He declined to pinpoint the ship date beyond saying they will come "soon." Sun, which maintains a strong partnership with AMD, may time the new offerings with the arrival of AMD's next-generation Opteron with DDR2 memory, expected in the third quarter.
Fowler said Sun is working on "third-generation" blades with a chassis that has been architected to stay with customers for five to seven years. He said Sun thought carefully about power, I/O, management and backplane requirements necessary to support a system over that time period.
"We have separated the I/O from the blade itself," he said. "That's one of the differences in our design."
Blades, one of the fastest growing server categories in the United States, have been getting more attention of late. IBM Friday, for example, said a Silicon Valley venture capital firm pledged to invest $100 million in its blade.org ecosystem.
Folwer said Sun is making sure its blade offering is not only better than the current generation of products but also exceeds capabilities that are available on rackmount servers today.
"They will be more powerful and lower cost than the equivalent rack server and easier to service," he said.
Fowler said Sun will wrap innovative services and channel programs around the midrange servers.
As an example, he said Sun is considering a "fixed cost" upgrade offering for the new blades, where customers pay a set price and receive the "latest technology" on a regular basis.
"This would be more of a subscription model where the latest and greatest doesn't have to have a varying cost on the server," he said.
Fowler's comments come just days before rival Hewlett-Packard is expected to unveil its next-generation modular blades. Vendors are putting more emphasis on blade offerings as Intel and AMD release new chips that are more power efficient and businesses are getting more serious about consolidation and virtualization.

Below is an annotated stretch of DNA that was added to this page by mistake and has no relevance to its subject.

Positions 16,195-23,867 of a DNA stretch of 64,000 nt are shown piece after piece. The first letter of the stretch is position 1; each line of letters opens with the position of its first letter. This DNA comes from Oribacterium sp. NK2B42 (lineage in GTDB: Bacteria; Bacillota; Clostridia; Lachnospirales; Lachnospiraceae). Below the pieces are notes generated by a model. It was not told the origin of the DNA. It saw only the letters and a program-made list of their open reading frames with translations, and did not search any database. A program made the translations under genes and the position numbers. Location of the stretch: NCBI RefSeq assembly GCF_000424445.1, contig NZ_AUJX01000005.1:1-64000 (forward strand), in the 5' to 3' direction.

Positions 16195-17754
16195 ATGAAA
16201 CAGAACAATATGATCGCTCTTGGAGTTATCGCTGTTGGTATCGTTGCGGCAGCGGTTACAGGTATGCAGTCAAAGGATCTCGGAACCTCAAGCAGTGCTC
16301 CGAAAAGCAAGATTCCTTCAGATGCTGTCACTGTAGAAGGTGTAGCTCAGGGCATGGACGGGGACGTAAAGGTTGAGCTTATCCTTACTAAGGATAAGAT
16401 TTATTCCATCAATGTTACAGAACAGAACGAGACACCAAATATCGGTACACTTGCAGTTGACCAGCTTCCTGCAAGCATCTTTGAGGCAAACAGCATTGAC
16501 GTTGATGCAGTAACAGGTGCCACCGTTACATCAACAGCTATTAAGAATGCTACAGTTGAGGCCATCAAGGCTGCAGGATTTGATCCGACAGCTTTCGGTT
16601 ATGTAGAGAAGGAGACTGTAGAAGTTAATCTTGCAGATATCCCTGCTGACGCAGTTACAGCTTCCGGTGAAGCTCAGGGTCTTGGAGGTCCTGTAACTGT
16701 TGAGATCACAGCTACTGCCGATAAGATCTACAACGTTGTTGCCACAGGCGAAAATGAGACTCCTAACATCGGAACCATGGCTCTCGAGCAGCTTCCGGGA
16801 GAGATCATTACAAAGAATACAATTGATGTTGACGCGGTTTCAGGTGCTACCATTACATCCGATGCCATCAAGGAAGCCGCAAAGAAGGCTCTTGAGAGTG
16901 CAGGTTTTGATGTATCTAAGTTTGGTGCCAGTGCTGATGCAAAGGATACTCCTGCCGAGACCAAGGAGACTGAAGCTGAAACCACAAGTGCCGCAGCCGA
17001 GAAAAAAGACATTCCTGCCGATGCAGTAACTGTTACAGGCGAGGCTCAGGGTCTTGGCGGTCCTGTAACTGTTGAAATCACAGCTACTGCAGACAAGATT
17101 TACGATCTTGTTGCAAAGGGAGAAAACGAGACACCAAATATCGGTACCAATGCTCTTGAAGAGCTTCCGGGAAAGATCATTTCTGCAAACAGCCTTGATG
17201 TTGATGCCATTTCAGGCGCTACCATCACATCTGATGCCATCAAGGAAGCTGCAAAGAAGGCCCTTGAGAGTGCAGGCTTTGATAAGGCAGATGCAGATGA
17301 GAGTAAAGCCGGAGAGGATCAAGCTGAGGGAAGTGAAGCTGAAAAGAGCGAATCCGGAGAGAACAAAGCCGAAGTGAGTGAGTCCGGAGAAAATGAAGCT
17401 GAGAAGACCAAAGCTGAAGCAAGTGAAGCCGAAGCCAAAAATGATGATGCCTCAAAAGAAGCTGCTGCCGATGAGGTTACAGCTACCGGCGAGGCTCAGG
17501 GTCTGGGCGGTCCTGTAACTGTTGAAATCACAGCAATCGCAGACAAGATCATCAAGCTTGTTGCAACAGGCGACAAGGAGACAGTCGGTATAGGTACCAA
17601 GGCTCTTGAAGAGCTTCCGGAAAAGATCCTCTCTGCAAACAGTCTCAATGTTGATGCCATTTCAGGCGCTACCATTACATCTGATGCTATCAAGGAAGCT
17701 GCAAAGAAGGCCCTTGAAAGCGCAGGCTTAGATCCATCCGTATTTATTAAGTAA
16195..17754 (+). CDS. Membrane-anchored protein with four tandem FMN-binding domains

"Blades are a pretty visible market right now," said IDC researcher Jeffrey Hewitt. "[Vendors] are looking to gain a good toe hold in there right now."
Hewitt said the worldwide blade market has been growing at 7 percent to 8 percent a quarter for the past several quarters but is poised for a larger increase.
He expects to see pricing at parity or below typical rackmount servers as volumes increase. Vendors, he said, will likely offer compelling pricing, particularly for customers buying a "half-chassis full" of blades or higher. "The moves will take cost out and make it more competitive to purchase blades rather than stand-alone servers," he said.
Sun originally jumped into the blade server market earlier with a SPARC offering, but withdrew the product last year. The company had said previously it intended to offer blades servers again in 2006.
"Sun's initial products could not match what HP and IBM were delivering at the time," said Charles King, Principal Analyst at Pund-IT. In particular, Sun was using a first-generation form factor and heat issues were a problem, King said.
Fowler, who is credited by some analysts with helping Sun execute effectively on its popular x64 SunFire servers, this week is speaking in detail with journalists for the first time since taking the helm of the server group about one month ago.
He insisted that combining the x64 and SPARC server groups had always been a plan at Sun; it was not a reorg specifically designed by Sun's new CEO Jonathan Schwartz. Sun wanted to put the x64 servers in an independent group to help boost initial sales but the long-term goal had always been to merge them with the SPARC servers at some point, he said.
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